1883 The Lancet  
which had been equal to 25 0, 26-1, and 26'9 per 1000 in the three preceding week-', further rose to 28 5 in the week ending the 26th ult. ; this rate exceeded by no less than 7'2 the mean rate last week in the twenty-eight English towns. Therates in the Scotch towns ranged from 19'2 in Leith to 32'6 in Glasgow and 36 in Dandee. The deaths in the eight towns included 124 which were referred to the principal zymotic diseaseq, showing a decline of 25 from the high number in the previous week;
more » ... were, however, equal to an annual rate of 5 '2 per 1000, whereas the mean rate from the same diseases in the large English towns did not exceed 2 3. The 41 fatal cases of measles showed a decline of 26 from the exceptionally high number in the previous week; but included 33 in Glasgow, 4 in Greenock, and 3 in Edinburgh. The 39 deaths from whoopingcough, of which 19 occurred in Glasgow and 8 in Dundee, corresponded with the number in the previous week. The deaths attributed to diarrhoea, somewhat exceeded recent weekly numbers. Of the 13 deaths referred to diphtheria, 5 were recorded in Glasgow, and 2 each in Dundee, Leith, and Edinburgh; with regard to the 2 deaths reported by the Registrar-General from this disease in Edinburgh, we notice that Dr. Li'tlejohn does not report any in his weekly return. All the eight fatal cases of scarlet fever, and 5 of the 8 from other forms of "fever," were returned in Glasgow. The 149 deaths from acute diseases of the lungs in the eight towns exceeded the numbers returned in recent weeks, and were 31 above the number in the corresponding week of last year. The causes of 112, or nearly 17 per cent., of the deaths registered in the eight towns last week were not certified. HEALTH OF DUBLIN. The rate of mortality in Dublin, which in the three preceding weeks had been 34 '0. 31 '6, and 29'5 per 1000, further declined to 27'5 in the week ending the 26th inst., a lower rate than has been recorded in any week since the middle of January last. During the first eight weeks of the current quarter the death-rate in this city averaged no less than 33 0 per 1000 ; whereas the mean rate in London and Edinburgh during the same period did not exceed 22'0 and 21'9 respectively. The 184 deaths in Dublin last week showed a decline of 14 from those returned in the previous week, and included 10 from whooping-cougb, 9 from " fever," 1 from diphtheria, 1 from diarrhoea, and not 1 either from small-pox, measles, or scarlet fever. Thus 21 deaths resulted from these principal zymotic diseases, against 20 and 18 in the two preceding weeks; they were equal to an annual rate of 3'1 per 1000, against 23 and 2'4 from the same diseases in London and Edinburgh respectively. The deaths referred to whooping-cough, which had been 4 and 7 in the two preceding weeks, further rose to 10 last week. The fatal cases of "fever," which in the two preceding weeks had been 12 and 6, rose again last week to 9. The death from diphtheria was the third that has been recorded in this city since the commencement of the year. The deaths of infants showed a considerable increase, while those of elderly persons almost corresponded with those in the previous week. The causes of 21, or rather more than 11 per cent., of the deaths registered during the week were not certified-a smaller proportion, however, than in any previous week of this year. , THE SERVICES. ARMY MEDICAL DEPARTMENT DINNER.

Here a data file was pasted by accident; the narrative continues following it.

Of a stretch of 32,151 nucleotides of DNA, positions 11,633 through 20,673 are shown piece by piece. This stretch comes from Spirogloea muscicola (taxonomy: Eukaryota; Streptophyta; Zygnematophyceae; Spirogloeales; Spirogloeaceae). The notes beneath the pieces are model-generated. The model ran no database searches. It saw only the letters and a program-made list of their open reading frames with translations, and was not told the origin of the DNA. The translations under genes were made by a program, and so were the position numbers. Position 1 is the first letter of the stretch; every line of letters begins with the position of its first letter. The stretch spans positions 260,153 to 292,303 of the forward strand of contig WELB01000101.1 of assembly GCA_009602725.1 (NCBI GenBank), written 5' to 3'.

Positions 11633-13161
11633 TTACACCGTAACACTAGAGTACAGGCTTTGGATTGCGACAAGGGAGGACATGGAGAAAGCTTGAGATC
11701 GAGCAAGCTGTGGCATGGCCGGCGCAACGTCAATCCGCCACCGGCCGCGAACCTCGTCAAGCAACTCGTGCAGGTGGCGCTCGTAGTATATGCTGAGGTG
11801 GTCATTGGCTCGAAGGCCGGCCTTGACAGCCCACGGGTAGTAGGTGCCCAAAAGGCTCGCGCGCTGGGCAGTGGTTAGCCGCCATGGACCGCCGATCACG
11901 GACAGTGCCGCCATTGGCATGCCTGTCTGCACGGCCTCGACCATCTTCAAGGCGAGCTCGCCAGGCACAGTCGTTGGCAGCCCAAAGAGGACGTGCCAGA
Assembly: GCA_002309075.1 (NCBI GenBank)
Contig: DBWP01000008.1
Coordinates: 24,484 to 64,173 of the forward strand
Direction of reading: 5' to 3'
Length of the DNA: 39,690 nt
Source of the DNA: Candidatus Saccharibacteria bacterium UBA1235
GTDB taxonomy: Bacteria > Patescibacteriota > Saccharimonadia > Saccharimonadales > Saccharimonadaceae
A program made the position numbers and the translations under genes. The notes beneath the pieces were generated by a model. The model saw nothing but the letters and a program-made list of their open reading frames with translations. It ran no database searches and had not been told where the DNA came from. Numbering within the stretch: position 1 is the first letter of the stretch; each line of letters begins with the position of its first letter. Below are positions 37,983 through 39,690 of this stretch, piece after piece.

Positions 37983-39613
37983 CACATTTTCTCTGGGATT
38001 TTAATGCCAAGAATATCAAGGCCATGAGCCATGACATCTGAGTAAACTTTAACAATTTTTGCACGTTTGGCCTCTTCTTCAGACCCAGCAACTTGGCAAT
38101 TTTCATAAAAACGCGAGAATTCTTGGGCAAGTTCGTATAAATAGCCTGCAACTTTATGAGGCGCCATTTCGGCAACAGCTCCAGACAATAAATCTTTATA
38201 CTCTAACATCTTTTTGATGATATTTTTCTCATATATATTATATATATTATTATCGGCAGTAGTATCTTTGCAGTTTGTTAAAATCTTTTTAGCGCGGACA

doi:10.1016/s0140-6736(02)37939-x fatcat:5t27tgrms5gdph55vgdrvxgvbq